Article - 26.07.2019 klo 08.33
Union Congress

PAM’s priority action programme: How to offer everyone equal opportunities for skills development and education?

Photo: Heli Sorjonen

Photo: Heli Sorjonen

PAM’s Congress in June decided on a new priority action programme, which is made up of six themes. The fourth theme addresses skills development and the importance of education in future working life.

The demands placed on employees are ever-increasing, with the nature of working life undergoing sweeping changes: job descriptions are becoming blurred, work is disappearing and being created in different sectors and “work” is being redefined. Skills development is a lifelong process that also has to be resourced in working life.

Currently not everyone has equal opportunities for skills development since educational level is very much inherited based on a family’s socio-economic status. Also, opportunities for skills development in working life, for example staff training, are focused on white-collar employees. Skills development opportunities mean rights, resources, provision and regular assessment of skills development needs.

“Employers should bear more responsibility for maintaining and developing the skills of their blue-collar employees and see staff skills development as an essential investment in the future”, the programme states. Education and basic skills create the basis for continual skills development and lifelong learning. Studies show that hundreds of thousands of working-age Finns suffer from poor basic skills (reading, writing and language skills, mathematical skills, ICT skills). Without basic skills we cannot develop more advanced skills, which are needed as working life changes", says PAM’s education and training policy expert Mikko Laakkonen.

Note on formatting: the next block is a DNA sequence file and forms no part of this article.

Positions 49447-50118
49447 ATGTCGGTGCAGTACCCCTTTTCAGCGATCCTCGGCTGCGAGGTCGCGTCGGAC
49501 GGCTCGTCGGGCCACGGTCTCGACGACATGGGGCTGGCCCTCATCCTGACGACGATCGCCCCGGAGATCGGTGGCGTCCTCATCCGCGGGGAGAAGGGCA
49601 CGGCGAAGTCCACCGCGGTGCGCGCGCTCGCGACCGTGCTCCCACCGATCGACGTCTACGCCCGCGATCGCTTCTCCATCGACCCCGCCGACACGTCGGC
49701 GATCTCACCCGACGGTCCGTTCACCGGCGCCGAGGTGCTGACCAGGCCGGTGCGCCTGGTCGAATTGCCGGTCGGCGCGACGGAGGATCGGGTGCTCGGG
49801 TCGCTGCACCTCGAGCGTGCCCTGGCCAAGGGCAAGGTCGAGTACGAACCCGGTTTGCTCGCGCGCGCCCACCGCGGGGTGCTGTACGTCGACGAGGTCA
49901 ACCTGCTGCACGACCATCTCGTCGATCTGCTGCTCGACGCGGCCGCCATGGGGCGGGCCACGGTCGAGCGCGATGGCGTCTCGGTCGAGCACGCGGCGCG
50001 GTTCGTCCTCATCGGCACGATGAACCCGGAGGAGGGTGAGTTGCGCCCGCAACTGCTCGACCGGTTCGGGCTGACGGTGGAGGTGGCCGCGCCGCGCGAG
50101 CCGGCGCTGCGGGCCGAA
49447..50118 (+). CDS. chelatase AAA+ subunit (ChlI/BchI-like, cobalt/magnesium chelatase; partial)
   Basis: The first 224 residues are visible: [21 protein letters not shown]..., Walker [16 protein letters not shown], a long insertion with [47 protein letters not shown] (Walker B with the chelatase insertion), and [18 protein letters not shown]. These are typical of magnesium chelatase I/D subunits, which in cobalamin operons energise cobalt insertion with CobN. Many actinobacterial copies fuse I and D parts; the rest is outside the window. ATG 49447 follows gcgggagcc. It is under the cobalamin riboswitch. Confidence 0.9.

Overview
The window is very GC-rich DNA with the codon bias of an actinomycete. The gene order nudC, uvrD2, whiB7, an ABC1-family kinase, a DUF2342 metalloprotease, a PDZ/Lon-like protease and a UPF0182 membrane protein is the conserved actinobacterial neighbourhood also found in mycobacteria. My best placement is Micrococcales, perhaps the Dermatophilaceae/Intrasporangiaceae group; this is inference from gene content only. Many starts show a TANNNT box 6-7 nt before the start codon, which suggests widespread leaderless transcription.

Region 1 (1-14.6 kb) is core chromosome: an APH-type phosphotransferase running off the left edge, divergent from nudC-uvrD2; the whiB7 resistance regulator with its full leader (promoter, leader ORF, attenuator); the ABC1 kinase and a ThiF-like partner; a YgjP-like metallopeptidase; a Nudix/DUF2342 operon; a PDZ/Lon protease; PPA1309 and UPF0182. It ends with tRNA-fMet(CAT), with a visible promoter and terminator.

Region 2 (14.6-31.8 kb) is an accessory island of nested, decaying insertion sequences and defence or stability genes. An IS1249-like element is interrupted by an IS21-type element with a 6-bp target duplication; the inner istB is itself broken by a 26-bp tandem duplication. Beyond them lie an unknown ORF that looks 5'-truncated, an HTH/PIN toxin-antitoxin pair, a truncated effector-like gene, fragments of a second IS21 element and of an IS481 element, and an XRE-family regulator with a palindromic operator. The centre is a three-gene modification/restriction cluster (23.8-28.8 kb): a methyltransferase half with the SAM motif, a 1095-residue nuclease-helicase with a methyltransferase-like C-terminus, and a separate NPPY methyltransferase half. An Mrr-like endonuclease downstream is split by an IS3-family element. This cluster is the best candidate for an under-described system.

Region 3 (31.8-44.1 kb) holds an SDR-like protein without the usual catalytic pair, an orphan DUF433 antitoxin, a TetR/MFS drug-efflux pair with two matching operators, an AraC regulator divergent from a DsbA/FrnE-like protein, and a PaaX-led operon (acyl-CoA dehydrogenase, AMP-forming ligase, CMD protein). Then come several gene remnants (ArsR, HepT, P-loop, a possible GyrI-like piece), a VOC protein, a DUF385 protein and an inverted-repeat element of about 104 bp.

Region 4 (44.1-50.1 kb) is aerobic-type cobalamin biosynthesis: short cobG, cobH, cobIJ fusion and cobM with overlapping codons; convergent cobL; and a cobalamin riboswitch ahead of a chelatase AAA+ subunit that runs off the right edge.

We also need civic competences and employment skills to be active members of a democracy. These allow people to feel that they can influence society. This is reflected for example in higher voter turnout among employees and in civic activity in the trade union movement.

“If employees do not take part in the democratic process, someone else will step in to fill the void. We will be voluntarily giving up our opportunity to influence.
More attention should be paid to civic skills in vocational training for young people. This would be an investment in a more equal society”, adds Laakkonen.

Take a look at PAM’s priority action programme for 2020-2024.

PAM’s priority is

  • to actively enhance and maintain employees’ basic skills, so as to be able to develop professional skills. Working life and civic skills are taught comprehensively throughout the education pathway.
  • that employers offer employees staff training equally, regardless of their educational background or position.

 

 

 

 

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